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screamsofnight
12-31-2008, 01:11 AM
Heyy all,

Ok so I know the basics on what a solenoid is. But what is it's purpose for a prop? I am making a movable prop and I see them everywhere I just dotn know why they are used? Is it nessasary? Any info would help!:)

Learning one step @ a time

Kyle

Barry
12-31-2008, 05:01 AM
Solenoid in haunt applications usually means the valve for routing the air supply to a pnuematic prop. Applying a voltage to the valve opens or closes the valve in the most basic application.

Boni
12-31-2008, 08:27 AM
The nice thing about a three way solenoid valve is that it releases the air from the cylinder when no voltage is applied to the valve, so your prop will reset quickly.

However, we had some props that we wanted them to reset slowly, so we did not use a three way, they settled back down with the slow release of air from the cylinder.

gadget-evilusions
12-31-2008, 12:37 PM
The nice thing about a three way solenoid valve is that it releases the air from the cylinder when no voltage is applied to the valve, so your prop will reset quickly.

However, we had some props that we wanted them to reset slowly, so we did not use a three way, they settled back down with the slow release of air from the cylinder.

3 way solenoid valves are the correct valve when using single acting cylinders. There are flow control fittings that can be used on the cylinder to control the speed in both directions.

I only use double acting cylinders and 4 way valves with the appropriate flow control fittings to control the extension and retract speed. 4 way valves and double acting cylinders are cheaper 99% of the time and also give you the best control over the movement of your props.

screamsofnight
01-01-2009, 01:59 AM
Thanks for all yoru help.

I went today to Princess Auto to see what a solenoid looked like. And with all of yoru help it definitly put all the peaces together. Now I will be way better off when I build my prop.

Thanks again and happy new year!

Kyle

MindWerxKMG
01-01-2009, 10:24 AM
Some great info available here...

http://www.frightprops.com/FrightProps/Props/Pneumatics/Docs.asp

N2SPOOKINU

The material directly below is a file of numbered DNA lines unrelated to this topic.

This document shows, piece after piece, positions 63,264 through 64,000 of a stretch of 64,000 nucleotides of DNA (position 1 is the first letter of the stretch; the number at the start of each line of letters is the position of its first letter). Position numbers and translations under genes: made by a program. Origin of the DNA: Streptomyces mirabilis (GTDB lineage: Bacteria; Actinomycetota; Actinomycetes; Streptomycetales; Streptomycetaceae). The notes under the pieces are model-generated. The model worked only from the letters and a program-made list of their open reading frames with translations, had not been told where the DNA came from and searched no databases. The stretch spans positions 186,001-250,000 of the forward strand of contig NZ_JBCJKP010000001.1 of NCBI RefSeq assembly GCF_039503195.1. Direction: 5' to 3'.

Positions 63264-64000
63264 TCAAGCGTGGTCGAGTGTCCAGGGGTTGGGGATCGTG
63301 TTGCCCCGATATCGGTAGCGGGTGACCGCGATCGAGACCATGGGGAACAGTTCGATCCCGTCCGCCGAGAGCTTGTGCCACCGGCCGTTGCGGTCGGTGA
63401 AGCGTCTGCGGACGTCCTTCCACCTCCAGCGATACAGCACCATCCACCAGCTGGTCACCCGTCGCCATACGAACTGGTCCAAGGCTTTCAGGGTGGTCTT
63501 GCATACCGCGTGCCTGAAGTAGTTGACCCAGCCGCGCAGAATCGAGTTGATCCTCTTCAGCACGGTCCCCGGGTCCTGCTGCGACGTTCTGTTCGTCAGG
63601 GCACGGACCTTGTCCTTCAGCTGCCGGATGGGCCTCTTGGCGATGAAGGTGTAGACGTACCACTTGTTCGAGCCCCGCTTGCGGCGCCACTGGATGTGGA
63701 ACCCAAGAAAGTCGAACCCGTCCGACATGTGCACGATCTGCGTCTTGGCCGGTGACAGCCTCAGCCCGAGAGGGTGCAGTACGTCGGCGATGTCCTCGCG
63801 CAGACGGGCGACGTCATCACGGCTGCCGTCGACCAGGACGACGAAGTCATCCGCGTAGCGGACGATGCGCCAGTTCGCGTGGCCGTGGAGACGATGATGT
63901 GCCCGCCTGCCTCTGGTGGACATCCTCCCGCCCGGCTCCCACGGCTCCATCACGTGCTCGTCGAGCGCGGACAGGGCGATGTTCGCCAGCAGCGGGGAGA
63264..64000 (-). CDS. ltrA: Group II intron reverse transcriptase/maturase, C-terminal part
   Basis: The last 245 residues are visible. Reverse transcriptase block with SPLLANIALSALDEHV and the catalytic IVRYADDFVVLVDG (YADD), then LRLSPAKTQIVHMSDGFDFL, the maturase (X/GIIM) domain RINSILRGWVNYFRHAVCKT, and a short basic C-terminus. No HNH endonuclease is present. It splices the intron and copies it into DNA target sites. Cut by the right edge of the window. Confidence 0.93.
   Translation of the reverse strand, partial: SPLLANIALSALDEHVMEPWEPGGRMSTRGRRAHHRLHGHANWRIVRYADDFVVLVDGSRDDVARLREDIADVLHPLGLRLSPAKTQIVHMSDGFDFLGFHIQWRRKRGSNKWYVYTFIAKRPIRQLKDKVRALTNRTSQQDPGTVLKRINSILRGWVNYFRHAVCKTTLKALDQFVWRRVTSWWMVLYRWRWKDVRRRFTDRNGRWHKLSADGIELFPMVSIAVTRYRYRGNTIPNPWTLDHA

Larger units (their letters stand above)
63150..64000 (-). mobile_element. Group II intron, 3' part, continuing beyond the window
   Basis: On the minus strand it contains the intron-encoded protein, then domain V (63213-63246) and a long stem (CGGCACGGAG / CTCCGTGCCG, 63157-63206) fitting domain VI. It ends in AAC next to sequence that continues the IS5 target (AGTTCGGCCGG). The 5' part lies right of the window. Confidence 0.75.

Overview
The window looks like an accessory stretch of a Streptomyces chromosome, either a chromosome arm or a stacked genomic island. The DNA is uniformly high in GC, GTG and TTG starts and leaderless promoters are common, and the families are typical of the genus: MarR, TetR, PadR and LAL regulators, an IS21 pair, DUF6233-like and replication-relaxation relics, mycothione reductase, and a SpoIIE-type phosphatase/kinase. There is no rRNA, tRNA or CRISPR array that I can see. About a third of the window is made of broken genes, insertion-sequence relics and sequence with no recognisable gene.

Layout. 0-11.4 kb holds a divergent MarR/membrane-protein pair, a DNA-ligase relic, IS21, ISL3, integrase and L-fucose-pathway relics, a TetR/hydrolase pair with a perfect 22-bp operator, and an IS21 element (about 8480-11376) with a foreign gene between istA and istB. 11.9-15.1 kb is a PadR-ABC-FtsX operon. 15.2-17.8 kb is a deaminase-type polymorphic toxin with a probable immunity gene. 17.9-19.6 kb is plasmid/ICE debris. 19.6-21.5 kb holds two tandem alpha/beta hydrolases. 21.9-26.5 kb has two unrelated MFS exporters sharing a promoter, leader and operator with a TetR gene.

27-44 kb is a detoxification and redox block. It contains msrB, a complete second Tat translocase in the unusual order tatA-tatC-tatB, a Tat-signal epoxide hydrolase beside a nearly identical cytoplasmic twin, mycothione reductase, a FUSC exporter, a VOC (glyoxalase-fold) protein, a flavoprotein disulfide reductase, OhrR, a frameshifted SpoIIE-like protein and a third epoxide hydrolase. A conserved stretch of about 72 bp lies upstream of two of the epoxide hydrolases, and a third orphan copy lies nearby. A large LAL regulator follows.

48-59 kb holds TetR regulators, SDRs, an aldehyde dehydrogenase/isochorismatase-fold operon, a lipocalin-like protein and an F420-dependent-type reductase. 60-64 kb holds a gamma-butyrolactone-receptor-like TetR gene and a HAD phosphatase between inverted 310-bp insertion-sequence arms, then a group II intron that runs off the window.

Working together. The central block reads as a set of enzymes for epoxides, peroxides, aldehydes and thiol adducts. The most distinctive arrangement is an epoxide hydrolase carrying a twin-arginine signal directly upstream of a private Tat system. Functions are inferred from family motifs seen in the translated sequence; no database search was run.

01-01-2009, 10:50 AM
Thats a great direction to send him in Kevin. I was thinking to send him to the grainger website to show his solenoids and relays but frightprops has a very understandable website and it is for our industry. I have purchased from them before and I love their boo boxes. Very simple to use.

gadget-evilusions
01-05-2009, 03:27 PM
These are helpful also when you get into figuring out what size valve and cylinders to use.

http://www.evilusions.com/calculator.php

Darkmaster
04-05-2009, 12:07 AM
Check out ebay. Type in air cylinders, air solenoid valves mac valves, etc. Many items can be found, just watch the pricing. Look good because the deals are there.

backstagemike
04-08-2009, 08:22 AM
I know several people have already answered this question. But a website that I found helpful when starting out is:

http://www.teamdavinci.com/understanding_pneumatics.htm

Hope this helps.

Tom
04-08-2009, 10:22 AM
If price is a factor, go to your local used appliance store and ask for a clothes washer solenoid. They are dirt cheap and work well.
I know some guys here probably don't think well of them (because they are low budget) but many years ago when I first started making my own props (before I turned pro), I built 2 props using these washer solenoids. Those 2 props are in my haunt today and after 15 years, I've NEVER had one problem with them. You don't have to worry about moisture from your compressor because these solenoids were made for water.
One more thing, the cylinders in those same props are the door closers from the hardware store. Again, not one problem with them either.
But most of my other props do have the MAC valves and bimba cylinders.
Just my thoughts/experience.

derekatronic
06-10-2010, 08:38 AM
Back to the original question, solenoids can be used to drive props directy. The amount of power required to actuate a solenoid goes up exponentially with the throw distance. That's why solenoids don't usually move very far. So since they're small, most people will use hobby servos to perform the same task with greater resolution. I think the only advantage of solenoids for directly driving movement is the simple control. power = actuate, no power = return.

Fun Fact: All of the facial movements in the legendary audio-animatronic Lincoln, at the 1964 World's Fair, were done with solenoids!